Another significant trend in the South Korean labor market during the past two decades is the increasing share of highly-educated workers. The share of college-educated workers has grown from 37% in 1999 to 60% in 2018. This increasing trend has slowed down since 2010, as the college matriculation rate stopped increasing in 2008. The large share of college-educated workers, together with increasing youth unemployment, has created social concerns about skill mismatch and long-term unemployment. Ultimately, whether these highly-educated workers are “over-educated,” meaning that their skills are underutilized, depends on the macroeconomic prospects regarding economic growth, employment creation, and the quality of jobs the economy will create.
Limitations and gaps
There are two major caveats to the description of the South Korean labor market presented in this article. First, although the data sources used here do not exclude foreign immigrant workers, it is doubtful how well the surveys represent them. The official statistics say that they accounted for about 10% of the labor force in 2015, and there may have been more who were working illegally.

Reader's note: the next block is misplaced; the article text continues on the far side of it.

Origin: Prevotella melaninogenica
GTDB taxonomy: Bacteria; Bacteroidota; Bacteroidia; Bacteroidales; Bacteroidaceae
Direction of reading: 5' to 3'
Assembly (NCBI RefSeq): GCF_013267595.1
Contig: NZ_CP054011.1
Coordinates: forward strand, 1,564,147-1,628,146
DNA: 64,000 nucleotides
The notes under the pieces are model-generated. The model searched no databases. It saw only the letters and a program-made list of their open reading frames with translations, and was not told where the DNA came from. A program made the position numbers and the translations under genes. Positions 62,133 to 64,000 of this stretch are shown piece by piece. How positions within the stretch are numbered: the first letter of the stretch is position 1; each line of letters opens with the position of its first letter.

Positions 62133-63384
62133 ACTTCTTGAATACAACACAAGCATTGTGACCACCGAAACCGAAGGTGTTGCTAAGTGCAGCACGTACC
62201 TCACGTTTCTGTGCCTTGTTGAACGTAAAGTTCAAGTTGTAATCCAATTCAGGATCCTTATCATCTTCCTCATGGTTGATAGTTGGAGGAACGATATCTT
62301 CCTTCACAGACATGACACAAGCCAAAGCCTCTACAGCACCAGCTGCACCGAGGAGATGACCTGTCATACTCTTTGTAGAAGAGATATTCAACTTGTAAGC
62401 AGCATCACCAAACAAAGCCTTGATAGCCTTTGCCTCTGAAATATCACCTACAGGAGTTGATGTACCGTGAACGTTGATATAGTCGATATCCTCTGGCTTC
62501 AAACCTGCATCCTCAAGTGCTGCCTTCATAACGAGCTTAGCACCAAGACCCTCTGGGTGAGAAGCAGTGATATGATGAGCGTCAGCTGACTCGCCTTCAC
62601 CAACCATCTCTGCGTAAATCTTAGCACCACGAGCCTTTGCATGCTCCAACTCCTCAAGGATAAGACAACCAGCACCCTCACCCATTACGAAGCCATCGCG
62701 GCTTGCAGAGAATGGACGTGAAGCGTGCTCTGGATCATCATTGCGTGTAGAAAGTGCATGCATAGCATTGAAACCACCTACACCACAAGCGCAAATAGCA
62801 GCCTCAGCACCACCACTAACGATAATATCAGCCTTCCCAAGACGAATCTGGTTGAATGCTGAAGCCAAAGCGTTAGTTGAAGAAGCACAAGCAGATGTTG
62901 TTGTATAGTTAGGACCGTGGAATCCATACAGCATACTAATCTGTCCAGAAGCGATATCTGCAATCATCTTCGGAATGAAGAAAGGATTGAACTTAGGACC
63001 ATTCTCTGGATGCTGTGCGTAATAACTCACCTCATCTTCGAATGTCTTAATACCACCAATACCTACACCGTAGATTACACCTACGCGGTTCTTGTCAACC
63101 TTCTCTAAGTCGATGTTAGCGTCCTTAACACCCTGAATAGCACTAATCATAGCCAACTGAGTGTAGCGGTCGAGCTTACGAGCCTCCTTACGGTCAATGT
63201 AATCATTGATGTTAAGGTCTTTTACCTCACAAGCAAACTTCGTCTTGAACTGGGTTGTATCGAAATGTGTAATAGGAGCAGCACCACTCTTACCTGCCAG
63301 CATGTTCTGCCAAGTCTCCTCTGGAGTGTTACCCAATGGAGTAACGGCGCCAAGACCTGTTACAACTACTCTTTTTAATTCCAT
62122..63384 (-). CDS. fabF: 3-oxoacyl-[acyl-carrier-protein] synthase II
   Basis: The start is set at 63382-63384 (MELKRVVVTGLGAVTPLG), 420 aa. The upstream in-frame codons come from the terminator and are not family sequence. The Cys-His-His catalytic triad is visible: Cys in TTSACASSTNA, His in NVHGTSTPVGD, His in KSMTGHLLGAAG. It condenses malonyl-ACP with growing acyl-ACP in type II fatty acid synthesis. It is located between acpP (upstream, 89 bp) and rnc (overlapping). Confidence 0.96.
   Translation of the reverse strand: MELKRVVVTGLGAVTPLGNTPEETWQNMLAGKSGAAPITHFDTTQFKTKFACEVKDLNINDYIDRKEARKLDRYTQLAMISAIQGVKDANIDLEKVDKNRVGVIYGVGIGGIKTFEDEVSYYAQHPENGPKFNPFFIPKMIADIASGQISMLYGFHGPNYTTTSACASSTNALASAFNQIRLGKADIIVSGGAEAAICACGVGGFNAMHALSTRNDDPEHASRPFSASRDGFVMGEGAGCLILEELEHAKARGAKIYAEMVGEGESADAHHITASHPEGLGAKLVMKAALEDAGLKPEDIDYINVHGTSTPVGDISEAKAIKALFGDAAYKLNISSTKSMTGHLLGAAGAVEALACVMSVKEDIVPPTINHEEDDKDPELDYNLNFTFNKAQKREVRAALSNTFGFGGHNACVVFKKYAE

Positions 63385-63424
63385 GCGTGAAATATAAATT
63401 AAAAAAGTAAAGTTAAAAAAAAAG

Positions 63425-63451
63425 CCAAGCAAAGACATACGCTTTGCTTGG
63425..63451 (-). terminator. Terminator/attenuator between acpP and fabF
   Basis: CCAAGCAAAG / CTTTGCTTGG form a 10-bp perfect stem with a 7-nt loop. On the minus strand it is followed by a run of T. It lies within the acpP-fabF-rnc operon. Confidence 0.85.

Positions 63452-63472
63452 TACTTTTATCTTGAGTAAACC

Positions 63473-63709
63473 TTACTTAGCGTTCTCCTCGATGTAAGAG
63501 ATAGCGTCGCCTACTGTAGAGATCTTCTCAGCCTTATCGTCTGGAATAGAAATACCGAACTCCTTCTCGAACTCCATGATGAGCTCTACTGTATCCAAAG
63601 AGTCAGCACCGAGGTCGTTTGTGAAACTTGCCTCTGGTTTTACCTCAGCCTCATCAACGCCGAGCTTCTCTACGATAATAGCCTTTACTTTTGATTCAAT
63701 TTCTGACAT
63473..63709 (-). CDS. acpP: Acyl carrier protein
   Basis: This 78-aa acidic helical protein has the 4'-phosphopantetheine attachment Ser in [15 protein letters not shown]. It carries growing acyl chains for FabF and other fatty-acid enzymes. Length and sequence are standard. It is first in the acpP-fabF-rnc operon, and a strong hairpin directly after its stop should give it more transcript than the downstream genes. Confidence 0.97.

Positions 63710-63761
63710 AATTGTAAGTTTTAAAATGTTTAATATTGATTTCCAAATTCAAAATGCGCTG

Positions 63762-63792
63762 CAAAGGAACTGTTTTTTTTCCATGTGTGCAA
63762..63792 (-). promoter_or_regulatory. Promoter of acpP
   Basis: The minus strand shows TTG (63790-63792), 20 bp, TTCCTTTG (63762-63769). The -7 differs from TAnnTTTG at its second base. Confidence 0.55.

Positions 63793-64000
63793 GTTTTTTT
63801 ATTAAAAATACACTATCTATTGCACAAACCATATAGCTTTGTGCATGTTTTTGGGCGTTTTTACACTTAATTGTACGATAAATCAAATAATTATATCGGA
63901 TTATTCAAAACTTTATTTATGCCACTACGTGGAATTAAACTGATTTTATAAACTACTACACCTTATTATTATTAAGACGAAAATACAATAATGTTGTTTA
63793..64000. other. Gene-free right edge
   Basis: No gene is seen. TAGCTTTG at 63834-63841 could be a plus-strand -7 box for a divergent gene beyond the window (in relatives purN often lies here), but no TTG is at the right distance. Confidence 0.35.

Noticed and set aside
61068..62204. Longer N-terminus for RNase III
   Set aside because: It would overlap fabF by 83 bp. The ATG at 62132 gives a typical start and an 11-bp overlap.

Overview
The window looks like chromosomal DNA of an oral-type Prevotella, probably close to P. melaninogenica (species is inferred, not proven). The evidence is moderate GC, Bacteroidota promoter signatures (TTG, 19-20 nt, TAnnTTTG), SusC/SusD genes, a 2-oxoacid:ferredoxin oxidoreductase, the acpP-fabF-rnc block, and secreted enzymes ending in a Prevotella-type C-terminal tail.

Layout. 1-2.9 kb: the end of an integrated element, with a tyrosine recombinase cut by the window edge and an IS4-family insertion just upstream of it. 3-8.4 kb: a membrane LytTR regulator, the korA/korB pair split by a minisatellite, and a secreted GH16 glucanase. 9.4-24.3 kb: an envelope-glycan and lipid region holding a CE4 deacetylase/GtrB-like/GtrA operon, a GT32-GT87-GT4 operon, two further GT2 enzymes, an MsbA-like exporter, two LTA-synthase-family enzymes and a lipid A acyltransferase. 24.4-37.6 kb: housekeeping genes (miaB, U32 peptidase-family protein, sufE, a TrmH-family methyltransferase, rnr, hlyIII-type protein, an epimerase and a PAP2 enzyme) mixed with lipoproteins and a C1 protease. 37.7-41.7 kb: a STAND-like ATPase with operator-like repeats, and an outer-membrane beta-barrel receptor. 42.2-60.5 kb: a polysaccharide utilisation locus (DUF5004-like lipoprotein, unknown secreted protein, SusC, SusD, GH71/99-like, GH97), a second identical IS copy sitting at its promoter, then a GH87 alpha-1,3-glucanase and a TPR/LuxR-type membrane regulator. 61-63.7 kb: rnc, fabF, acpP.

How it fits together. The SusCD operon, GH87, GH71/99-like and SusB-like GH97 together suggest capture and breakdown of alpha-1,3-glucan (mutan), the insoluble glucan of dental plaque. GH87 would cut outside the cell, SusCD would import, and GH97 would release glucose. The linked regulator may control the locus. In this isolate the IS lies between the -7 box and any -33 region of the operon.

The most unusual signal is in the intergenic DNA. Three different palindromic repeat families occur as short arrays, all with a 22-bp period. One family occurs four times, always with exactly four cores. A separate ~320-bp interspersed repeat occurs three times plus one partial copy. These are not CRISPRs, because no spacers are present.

The second significant caveat concerns the self-employed. The share of self-employed workers is relatively high in South Korea, accounting for 21% of the labor force. While labor market data on the self-employed are available, their earnings (business income) are not directly comparable to those for employees (wages and salaries). They are also subject to different tax schedules and social welfare programs.
Summary and policy advice
On the whole, the South Korean labor market has performed markedly well over the past two decades. It recovered quickly from the 1998 Asian crisis, and was largely unaffected by the recent global financial crisis. Unemployment has remained low and stable, and real earnings have increased. The labor force is aging rapidly, but it is also highly-educated. However, there are several concerns that must be considered as policymakers look toward the future of South Korea's labor market.